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Article

Modeling and Experiment of the Critical Depth of Cut at the Ductile–Brittle Transition for a 4H-SiC Single Crystal

School of Mechanical and Precision Instrument Engineering, Xi′an University of Technology, No. 5 South Jinhua Road, Xi’an 710048, Shaanxi, China
*
Authors to whom correspondence should be addressed.
Micromachines 2019, 10(6), 382; https://doi.org/10.3390/mi10060382
Received: 19 April 2019 / Revised: 22 May 2019 / Accepted: 5 June 2019 / Published: 7 June 2019
(This article belongs to the Special Issue SiC based Miniaturized Devices)

Abstract

:
In this paper, a theoretical model of the critical depth of cut of nanoscratching on a 4H-SiC single crystal with a Berkovich indenter is proposed, and a series of scratch tests in a nanomechanical test system was performed. Through nanoindentation experimentation on fused quartz, the Berkovich indenter nose radius was indirectly confirmed using least squares. The range of critical depths of cut at the ductile–brittle transition was obtained by SEM observation, and the size of cracks was amplified with increasing scratching depth. The theoretical result of the critical depth of cut at the ductile–brittle transition for a 4H-SiC single crystal is 91.7 nm, which is close to the first obvious pop-in point of the relation curve between tangential force and lateral displacement. Repeated experimental results show good consistency and good agreement with other references.

1. Introduction

With excellent electronic characteristics such as a large band gap, high critical breakdown strength, high electronic saturation rate, high thermal conductivity, and high irradiation resistance, silicon carbide (SiC) has become an outstanding representative of the third generation of semiconductor materials and has been increasingly widely applied in a variety of fields, including computer, aviation, power, and nuclear energy development [1,2,3,4]. In addition, it is an attractive option to use SiC to produce space mirrors and large ground-based reflectors thanks to its remarkable advantages of large stiffness, small thermal deformation coefficient, and good thermal stability [5]. However, it is difficult to obtain SiC parts with high forming accuracy and ideal machined surface quality due to its characteristics of high hardness (with a Mohs hardness between 9.0 and 9.5) and brittleness [6,7].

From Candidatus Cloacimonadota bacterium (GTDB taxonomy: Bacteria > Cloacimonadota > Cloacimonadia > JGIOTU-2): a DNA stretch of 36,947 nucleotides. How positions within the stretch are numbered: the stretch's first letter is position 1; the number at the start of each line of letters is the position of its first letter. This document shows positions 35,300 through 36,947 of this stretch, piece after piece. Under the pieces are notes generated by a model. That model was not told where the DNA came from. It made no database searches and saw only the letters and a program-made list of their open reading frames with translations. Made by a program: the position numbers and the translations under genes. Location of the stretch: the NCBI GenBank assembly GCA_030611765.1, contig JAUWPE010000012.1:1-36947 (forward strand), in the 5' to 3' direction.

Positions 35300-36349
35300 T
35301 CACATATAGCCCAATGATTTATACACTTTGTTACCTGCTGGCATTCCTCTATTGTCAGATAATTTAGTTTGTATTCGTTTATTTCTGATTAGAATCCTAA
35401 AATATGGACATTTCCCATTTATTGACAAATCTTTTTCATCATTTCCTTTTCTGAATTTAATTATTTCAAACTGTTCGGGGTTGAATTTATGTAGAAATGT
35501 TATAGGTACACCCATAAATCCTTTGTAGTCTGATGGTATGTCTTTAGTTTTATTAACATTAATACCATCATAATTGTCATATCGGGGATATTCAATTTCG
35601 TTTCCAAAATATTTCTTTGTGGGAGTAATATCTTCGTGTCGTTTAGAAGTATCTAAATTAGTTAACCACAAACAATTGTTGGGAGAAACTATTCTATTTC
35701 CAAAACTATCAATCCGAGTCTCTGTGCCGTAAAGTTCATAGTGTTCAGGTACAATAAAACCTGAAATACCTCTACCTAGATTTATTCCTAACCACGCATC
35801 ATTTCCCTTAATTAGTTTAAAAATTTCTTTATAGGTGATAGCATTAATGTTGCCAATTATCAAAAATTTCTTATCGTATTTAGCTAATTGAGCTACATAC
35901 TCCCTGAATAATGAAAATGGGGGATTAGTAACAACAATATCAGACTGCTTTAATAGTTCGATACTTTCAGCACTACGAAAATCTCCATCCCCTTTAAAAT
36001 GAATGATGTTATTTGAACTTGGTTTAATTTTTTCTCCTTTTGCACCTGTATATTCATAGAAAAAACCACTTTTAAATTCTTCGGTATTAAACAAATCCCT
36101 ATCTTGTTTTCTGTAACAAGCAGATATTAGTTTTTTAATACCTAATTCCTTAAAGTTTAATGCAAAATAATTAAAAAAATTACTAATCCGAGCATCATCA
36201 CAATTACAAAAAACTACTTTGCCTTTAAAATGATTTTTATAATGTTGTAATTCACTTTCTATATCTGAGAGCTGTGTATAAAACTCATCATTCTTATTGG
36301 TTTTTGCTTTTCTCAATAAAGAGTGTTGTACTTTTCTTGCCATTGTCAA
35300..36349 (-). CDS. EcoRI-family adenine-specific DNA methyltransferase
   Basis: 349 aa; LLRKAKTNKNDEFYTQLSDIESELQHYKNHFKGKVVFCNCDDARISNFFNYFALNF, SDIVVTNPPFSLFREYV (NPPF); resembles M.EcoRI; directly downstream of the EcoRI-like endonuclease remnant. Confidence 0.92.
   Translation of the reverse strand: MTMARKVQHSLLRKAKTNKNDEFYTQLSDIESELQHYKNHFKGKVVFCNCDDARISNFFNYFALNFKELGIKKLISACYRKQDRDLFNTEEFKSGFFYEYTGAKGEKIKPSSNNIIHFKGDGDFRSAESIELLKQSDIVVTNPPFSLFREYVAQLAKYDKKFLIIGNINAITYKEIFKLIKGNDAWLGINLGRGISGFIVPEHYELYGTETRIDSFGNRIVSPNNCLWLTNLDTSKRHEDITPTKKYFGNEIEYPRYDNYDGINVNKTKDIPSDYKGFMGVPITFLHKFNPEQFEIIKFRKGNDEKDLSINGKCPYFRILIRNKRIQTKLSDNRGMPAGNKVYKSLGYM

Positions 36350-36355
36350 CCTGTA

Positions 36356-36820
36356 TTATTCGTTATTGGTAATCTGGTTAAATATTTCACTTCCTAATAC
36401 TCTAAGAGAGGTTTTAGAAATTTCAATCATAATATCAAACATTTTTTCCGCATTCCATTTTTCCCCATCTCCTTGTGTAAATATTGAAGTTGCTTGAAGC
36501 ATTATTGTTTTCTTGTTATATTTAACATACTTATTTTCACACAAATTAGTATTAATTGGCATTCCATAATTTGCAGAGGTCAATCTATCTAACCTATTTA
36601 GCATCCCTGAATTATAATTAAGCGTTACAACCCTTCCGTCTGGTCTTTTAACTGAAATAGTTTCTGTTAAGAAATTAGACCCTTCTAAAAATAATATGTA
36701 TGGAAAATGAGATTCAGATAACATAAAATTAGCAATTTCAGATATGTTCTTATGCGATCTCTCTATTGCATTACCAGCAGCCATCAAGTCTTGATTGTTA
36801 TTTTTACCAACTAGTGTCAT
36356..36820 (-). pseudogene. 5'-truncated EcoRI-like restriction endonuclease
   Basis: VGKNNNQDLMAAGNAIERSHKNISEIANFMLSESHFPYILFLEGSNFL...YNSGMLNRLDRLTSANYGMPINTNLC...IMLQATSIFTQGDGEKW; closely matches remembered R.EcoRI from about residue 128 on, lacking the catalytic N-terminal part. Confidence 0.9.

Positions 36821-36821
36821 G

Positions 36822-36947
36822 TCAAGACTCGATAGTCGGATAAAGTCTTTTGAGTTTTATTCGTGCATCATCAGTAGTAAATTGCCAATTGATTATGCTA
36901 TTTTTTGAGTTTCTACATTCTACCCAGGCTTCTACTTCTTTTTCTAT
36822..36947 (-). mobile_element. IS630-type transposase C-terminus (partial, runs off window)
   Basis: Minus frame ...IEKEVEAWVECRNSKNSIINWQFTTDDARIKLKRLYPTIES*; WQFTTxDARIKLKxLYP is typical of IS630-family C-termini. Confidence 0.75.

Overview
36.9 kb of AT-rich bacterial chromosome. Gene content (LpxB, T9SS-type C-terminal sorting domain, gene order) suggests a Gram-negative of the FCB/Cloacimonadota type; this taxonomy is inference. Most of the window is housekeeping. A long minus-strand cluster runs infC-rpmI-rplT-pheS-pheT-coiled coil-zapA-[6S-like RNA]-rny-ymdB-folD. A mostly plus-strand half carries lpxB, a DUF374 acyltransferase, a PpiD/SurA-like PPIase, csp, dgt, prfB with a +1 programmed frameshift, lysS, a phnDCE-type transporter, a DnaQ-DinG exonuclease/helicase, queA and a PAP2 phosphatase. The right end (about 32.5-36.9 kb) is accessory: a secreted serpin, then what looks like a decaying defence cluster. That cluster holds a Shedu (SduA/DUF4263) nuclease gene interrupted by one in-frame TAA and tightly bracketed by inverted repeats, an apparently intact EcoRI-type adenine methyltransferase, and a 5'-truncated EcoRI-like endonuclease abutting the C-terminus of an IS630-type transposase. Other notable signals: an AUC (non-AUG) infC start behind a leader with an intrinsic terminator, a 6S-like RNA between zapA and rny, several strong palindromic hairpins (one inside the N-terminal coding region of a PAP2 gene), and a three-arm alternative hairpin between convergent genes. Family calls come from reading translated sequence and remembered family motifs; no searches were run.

The traditional cutting force models tend to ignore the effect of elastic recovery on the macroprocessing of ductile materials. However, numerous studies [8,9,10] have shown that the role of elastic recovery is significant in the micro–nano-machining of brittle materials. Wasmer et al. [11] proposed a typical scratch pattern for brittle materials using an increasing load along a scratch path that is divided into five stages: elastic regime, ductile regime, subsurface crack regime, surface crack regime, and micro-abrasive regime. Elastic and ductile deformations were observed before the ductile regime, and brittle fractures appeared and began to dominate the latter deformation with increasing cutting force. Therefore, there is a cutting depth, referred to as the critical depth of cut, where the ductile region transitions to the brittle region. Lawn et al. [12] established a microfracture model under the point indentation of brittle materials consisting of the following processes: (1) the sharp indenter induces a zone of elastic and ductile deformation around the contact point; (2) a median crack suddenly initiates below the contact point; (3) the median crack stably extends with increasing indenter load; (4) the median crack begins to close during the initial unloading process; (5) lateral cracks begin to appear due to residual stress; and (6) lateral cracks continue to extend and cause chipping.
Methods such as grinding and chemical mechanical polishing are used in traditional processing and are characterized by low production efficiency, high production cost, and, particularly, surface damage caused by the contamination of the polishing slurry [13]. In 1951, researchers found that hard and brittle materials show the characteristics of ductile removal under certain processing conditions [14]. Since the 1990s, researchers have conducted many studies into removal mechanisms in silicon carbide ductile regime processing, such as ductile regime grinding [7,15], ductile regime laser-assisted processing [16], ductile regime diamond cutting [17], ductile regime diamond wiresaw [18], and ductile domain ultrasonic-assisted processing [19]. These studies indicated that in the course of ductile regime processing, the chip is removed by ductile deformation, causing no damage or cracks to the machined surface of the workpiece, and the surface processing quality can be maintained [20,21,22]. The critical depth of cut at the ductile–brittle transition, the maximum cutting depth where no cracks appeared on the surface or subsurface of the sample, is a fundamental parameter of all methods of ductile regime processing. A formula was obtained by Bifano according to Griffith’s principle through a quasi-static scratch test of several kinds of common brittle materials [23]:
d c = α ( E H ) ( K C H ) 2 )